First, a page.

That August 29 match would be the double-header against the Portland Thorns and Timbers that will take place at Lumen Field. Fans probably shouldn’t read too much into this comment, however. Predmore was quick to point out that Aulas is talking about the Puget Sound region when he says Seattle, not Lumen Field specifically, as the team is still looking into all their options for a long-term stadium in the region. And to most outside the region, any city in the area = Seattle.

In addition, this August doubleheader is just a trial for both the Sounders and Reign. A more likely next step would be for the Reign to have a few more games in Seattle in the future — similar to how the Washington Spirit have split home games between Audi Field and Segra Field, home to DC United’s USL side.

As Predmore reminded Ride of the Valkyries, ahead of their move to Tacoma in 2019, the club “looked really hard and went pretty far down the road with First & Goal.” In addition to financial considerations, however, the availability of the stadium was another big challenge, with concerts, events, and the Sounders and Seahawks to schedule around. It’s an issue that has even plagued the Sounders at times.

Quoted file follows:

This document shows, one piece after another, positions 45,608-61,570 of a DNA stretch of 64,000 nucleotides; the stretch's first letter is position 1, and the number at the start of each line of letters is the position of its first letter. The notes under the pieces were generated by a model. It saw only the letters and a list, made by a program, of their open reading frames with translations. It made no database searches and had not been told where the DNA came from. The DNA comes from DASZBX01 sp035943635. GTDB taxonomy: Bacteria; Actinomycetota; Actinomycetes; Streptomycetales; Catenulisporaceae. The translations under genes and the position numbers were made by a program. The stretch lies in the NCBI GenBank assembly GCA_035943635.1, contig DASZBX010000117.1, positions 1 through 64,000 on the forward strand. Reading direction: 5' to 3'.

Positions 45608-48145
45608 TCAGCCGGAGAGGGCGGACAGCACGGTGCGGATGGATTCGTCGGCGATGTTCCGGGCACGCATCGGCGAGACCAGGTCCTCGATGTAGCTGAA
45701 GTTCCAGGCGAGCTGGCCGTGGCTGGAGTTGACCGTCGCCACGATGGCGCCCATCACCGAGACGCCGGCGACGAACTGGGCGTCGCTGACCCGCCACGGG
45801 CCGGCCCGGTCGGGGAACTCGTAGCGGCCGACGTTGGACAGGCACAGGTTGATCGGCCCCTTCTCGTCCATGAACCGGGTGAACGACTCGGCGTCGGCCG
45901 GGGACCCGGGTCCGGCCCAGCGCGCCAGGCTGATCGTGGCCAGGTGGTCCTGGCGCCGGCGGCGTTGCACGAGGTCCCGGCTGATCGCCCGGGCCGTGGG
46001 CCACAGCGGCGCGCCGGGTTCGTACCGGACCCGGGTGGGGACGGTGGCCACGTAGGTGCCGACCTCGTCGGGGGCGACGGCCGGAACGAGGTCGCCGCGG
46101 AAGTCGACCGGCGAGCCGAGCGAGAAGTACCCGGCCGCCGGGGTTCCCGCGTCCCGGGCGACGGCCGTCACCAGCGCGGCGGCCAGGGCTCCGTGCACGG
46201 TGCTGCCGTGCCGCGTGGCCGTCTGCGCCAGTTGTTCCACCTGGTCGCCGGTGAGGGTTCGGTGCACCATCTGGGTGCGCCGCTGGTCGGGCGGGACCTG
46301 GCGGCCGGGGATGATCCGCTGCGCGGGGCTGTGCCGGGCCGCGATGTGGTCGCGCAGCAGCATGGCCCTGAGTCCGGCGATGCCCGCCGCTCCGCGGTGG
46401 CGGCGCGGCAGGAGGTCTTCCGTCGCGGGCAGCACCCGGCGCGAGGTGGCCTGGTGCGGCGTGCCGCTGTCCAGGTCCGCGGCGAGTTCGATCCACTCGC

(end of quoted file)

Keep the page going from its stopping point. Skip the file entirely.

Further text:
“It’s clearly a world-class stadium, and fans have shown up for Sounders matches and made it a world-class matchday experience. So it’s definitely an attractive option. But it’s those complexities that we faced a couple of years ago that haven’t really been resolved in any meaningful way. Right now, we’re really focused on how we make this project happen in Tacoma. I think that’s the best possible future for us in the Pacific Northwest, to be in a soccer-specific stadium in Tacoma.”

Puget Sound or Bust

Both Predmore’s and Aulas’ comments reinforce an important point: the club is committed to finding a long-term home in the Puget Sound region. At the end of his remarks on the Reign, Aulas also reinforced OL Groupe’s commitment to the Reign. “We have a big development project and it is not a temporary investment. This season we have a team that can claim a place in the finals.”